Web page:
Health, Social, and Economic Outcomes Experienced by Families as a Result of Receiving Assistance from a Community-Based Diaper Bank

UNCG Author/Contributor (non-UNCG co-authors, if there are any, appear on document)
Jennifer Toller Erausquin, Associate Professor (Creator)
Kelley Erin Carpenter Massengale (Creator)
The University of North Carolina at Greensboro (UNCG )
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Abstract: Objectives: This paper aims to describe low-income recipients of a community-based diaper bank and the multiple daily challenges they face. Our paper seeks to document the health, social, and financial outcomes recipients experienced after receiving assistance. Methods: We surveyed families (n?=?150) about their experiences receiving diapers from a diaper bank in the southeastern United States. Additionally, we conducted short, focused interviews with families (n?=?15) about outcomes after receiving diapers. Results: Families experience regularly a range of challenges meeting basic needs. These difficulties include high unmet needs for transportation, food, and nonfood essentials such as personal hygiene items. Families experiencing the greatest difficulty in paying utility or medical bills were significantly more likely to have a high level of diaper need compared to families facing these challenges less often (AORs ranging from 3.40 to 9.39). As a result of receiving diapers, families reported positive health, social, and economic outcomes. Families reported positive changes in parental mood; improved child health and happiness; increased opportunities for childcare, work, and school attendance; and the ability to divert household finances toward other basic needs, including utilities and medical care. Conclusions for Practice: The monetary value of the supplemental provision of diapers is a small investment in affected families’ economic, social, and health outcomes. The positive effects continue far longer than the diapers provided. We demonstrate the social value of such an operation, and recommend the expansion of federal, state, and local safety net programs to help low-income families secure a steady supply of diapers.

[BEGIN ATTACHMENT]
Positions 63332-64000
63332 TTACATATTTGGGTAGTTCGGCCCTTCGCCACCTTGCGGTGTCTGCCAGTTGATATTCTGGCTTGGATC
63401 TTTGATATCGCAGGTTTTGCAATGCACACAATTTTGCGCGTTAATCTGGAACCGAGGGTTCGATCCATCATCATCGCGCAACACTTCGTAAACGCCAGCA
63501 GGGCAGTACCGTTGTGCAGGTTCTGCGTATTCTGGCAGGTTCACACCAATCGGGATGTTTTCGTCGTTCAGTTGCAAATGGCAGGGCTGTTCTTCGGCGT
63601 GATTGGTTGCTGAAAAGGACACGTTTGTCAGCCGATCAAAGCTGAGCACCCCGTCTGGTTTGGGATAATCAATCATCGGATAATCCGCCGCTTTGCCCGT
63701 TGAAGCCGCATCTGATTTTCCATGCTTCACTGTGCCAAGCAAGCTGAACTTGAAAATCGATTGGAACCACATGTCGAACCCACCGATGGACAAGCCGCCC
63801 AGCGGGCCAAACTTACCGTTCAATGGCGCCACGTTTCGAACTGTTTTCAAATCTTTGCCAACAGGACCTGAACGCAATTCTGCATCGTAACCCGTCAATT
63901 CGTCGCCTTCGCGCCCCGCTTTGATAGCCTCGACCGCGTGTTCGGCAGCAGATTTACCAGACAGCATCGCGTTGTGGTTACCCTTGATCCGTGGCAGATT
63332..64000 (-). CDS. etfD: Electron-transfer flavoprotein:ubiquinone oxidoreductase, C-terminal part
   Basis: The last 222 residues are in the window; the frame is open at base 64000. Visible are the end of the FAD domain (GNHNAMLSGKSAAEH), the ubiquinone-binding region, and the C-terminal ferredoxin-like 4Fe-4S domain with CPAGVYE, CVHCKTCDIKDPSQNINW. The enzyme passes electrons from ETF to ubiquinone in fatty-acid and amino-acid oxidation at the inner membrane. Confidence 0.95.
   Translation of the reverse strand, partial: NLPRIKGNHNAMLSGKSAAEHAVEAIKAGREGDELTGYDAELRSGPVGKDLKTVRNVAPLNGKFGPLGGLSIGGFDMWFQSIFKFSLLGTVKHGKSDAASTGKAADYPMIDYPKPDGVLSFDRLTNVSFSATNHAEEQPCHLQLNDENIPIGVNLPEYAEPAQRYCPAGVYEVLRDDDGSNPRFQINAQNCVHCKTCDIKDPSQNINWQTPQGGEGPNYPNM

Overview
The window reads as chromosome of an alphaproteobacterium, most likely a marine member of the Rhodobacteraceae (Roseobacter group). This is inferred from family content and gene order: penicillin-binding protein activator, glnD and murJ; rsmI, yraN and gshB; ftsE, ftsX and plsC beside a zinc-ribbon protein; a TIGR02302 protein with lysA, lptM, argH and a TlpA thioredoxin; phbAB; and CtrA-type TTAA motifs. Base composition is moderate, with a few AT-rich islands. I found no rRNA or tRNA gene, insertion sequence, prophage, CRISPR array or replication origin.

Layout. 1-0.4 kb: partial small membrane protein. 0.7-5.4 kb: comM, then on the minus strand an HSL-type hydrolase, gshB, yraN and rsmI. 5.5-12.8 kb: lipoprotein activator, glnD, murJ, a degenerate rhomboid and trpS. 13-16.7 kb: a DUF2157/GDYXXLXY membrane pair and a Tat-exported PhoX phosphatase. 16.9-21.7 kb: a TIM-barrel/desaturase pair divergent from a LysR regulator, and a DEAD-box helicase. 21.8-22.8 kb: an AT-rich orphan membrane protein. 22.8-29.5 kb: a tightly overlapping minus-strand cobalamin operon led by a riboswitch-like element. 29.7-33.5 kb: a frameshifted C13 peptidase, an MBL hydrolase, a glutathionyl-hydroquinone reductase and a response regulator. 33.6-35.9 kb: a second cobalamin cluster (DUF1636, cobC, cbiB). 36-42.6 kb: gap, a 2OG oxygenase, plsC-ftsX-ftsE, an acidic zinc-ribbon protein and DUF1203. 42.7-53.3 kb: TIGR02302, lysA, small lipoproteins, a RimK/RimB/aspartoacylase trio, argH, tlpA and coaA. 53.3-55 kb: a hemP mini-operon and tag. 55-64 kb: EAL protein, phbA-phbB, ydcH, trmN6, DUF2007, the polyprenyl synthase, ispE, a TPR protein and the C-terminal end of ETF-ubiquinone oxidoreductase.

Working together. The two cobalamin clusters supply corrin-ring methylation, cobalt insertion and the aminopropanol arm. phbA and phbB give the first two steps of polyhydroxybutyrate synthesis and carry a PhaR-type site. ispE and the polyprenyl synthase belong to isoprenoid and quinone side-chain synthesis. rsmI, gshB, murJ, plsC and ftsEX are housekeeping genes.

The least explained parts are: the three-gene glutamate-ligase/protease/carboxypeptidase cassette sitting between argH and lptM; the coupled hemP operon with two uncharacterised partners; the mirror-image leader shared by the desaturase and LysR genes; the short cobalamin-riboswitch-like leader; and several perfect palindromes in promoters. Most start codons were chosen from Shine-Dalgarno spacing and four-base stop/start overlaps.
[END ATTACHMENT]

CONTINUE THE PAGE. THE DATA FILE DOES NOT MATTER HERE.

Additional Information

Maternal and Child Health Journal, 2017, 21: 1985-1994
Language: English
Date: 2019
Diaper need, Diaper bank, Low-income, Infant health, Child health

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